Grading Inspection Division

The Grading Inspection Division was established in 1979 to enforce provisions of Grading Ordinance No. 2535 (Chapter 16.08) and Erosion Control Ordinance No. 2806 (Chapter 16.12). The Grading Ordinance incorporates regulations from the California Building Code, which addresses standards for all grading construction.

These ordinances were adopted to mitigate several impacts associated with earth movement and grading construction; to safeguard the health, safety, and public welfare; and to minimize erosion and protect fish, wildlife, and the natural environment.
The Grading Inspection Division reviews all development permits to ensure compliance with the California Building Codes and local Ordinance provisions including but not limited to grading plan check for subdivisions, single family dwellings, commercial and industrial structures grading plans. In addition, the division also routinely performs building presite inspections, inspections of site grading construction and code enforcement of grading throughout the unincorporated communities of Monterey County.

Earthwork and Grading Construction
Grading construction means excavating or depositing soil materials (cut or fills). It is usually done on flatlands or hillsides to reorient the land for development, for example, constructing a building pad for a single family dwelling, or excavating for a retaining wall, or a new private access driveway. Grading is regulated because it can cause serious problems when not done properly. No grading permit can be issued if a determination is made that grading construction will result in floods, geological or seismic hazard or unstable soil, or is liable to endanger any other property or result in the deposition of debris on any public way or property or drainage course, or otherwise create a nuisance.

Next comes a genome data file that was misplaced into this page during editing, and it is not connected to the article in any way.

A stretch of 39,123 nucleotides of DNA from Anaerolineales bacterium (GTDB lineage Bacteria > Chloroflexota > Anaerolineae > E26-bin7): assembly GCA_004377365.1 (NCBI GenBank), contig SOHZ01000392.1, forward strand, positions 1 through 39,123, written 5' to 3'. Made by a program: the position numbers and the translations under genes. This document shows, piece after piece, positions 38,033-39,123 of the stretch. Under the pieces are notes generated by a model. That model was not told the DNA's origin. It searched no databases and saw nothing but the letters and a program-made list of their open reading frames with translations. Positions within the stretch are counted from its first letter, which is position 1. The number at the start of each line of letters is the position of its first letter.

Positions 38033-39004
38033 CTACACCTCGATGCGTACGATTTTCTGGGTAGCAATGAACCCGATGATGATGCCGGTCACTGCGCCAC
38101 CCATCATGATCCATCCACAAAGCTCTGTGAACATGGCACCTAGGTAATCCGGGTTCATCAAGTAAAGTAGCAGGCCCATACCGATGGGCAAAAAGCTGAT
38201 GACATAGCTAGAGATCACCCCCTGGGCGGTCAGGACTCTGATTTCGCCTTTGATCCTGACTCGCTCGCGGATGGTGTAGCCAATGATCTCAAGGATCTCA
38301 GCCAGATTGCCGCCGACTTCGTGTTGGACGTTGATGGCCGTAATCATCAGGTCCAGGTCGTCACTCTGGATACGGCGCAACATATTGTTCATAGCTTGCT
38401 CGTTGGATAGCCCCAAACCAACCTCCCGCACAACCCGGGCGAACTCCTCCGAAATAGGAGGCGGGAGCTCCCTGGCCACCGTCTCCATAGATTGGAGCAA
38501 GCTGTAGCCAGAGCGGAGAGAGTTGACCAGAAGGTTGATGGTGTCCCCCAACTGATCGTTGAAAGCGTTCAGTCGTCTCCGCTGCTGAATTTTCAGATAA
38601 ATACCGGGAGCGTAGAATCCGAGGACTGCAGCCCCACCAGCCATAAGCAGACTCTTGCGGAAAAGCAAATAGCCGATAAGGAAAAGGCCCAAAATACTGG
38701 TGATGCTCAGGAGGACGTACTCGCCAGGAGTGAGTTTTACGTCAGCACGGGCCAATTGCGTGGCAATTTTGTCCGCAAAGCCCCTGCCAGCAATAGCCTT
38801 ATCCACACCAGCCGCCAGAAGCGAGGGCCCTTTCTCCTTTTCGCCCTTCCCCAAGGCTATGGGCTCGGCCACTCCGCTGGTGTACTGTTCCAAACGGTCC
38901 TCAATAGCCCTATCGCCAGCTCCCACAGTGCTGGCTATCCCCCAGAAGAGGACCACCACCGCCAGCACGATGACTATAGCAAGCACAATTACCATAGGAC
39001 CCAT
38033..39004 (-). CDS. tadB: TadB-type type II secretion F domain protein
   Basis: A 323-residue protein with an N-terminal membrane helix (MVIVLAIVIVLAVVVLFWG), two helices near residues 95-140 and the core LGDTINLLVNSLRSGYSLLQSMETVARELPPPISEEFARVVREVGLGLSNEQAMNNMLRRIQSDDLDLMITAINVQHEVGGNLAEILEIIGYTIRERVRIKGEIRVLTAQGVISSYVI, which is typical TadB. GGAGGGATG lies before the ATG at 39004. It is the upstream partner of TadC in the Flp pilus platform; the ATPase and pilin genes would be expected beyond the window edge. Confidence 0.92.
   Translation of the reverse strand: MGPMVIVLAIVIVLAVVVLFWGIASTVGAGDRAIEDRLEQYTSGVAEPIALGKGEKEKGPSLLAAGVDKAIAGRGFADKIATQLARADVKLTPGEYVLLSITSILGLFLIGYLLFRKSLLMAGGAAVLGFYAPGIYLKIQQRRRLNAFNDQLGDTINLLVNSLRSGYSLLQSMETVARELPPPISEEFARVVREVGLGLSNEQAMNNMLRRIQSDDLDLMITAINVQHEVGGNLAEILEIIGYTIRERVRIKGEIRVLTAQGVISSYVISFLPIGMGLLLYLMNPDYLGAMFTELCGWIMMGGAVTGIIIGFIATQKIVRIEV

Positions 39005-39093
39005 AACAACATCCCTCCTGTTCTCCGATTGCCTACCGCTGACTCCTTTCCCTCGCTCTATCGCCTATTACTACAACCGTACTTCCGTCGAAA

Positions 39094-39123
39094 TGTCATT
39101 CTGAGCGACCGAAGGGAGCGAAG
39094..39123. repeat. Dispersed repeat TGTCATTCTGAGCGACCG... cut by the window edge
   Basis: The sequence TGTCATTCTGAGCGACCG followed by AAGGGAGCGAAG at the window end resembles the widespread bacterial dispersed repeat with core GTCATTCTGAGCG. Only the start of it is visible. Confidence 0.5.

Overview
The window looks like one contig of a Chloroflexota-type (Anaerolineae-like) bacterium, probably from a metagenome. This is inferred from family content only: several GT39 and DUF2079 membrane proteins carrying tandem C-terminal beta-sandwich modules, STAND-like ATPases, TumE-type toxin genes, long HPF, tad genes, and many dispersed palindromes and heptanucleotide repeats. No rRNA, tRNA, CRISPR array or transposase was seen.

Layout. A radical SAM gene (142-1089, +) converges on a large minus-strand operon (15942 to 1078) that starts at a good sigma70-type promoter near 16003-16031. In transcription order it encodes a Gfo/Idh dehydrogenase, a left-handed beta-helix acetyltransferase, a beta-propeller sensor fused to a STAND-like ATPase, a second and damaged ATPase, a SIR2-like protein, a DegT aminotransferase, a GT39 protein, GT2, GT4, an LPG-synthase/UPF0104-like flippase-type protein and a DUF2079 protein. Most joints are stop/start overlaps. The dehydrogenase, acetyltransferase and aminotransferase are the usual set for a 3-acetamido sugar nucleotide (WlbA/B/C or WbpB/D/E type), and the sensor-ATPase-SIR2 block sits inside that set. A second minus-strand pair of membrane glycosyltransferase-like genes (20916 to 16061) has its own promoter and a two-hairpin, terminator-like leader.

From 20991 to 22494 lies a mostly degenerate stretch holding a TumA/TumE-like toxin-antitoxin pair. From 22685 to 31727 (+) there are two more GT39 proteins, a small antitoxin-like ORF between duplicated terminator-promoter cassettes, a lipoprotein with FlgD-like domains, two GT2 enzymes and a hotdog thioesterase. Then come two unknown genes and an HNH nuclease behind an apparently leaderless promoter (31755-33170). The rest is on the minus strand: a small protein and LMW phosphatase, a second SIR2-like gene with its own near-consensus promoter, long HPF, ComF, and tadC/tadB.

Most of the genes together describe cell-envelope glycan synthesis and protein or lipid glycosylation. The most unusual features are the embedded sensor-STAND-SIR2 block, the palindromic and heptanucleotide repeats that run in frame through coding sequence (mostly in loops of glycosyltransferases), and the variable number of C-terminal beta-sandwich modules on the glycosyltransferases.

Newly exposed soil subjected to the elements of the weather can erode easily, moving from areas where you want it (e.g., on the hill behind your house) to areas where you don't want it (e.g., up against your house, in a street or creek, or on a neighbor's property).

If native soil underlying a new building pad is not adequately compacted or if the soil density varies too much, the building may settle and suffer structural damage. Excessive grading may cause loss of natural vegetation, accelerated erosion potential, habitat intrusion, soil stability, and visual scarring and may also damage other natural resources for years to come.
Even minor grading can change the way water drains across a property, which can cause erosion problems that may affect existing drainage patterns and road access to a home or even an entire community.

A grading permit is required for all but a limited scope of earth-moving operations so that these problems can be prevented. Even when a permit is not required, you should still use great care in grading construction to preserve your own property and to protect adjoining properties and public roads.

Erosion Control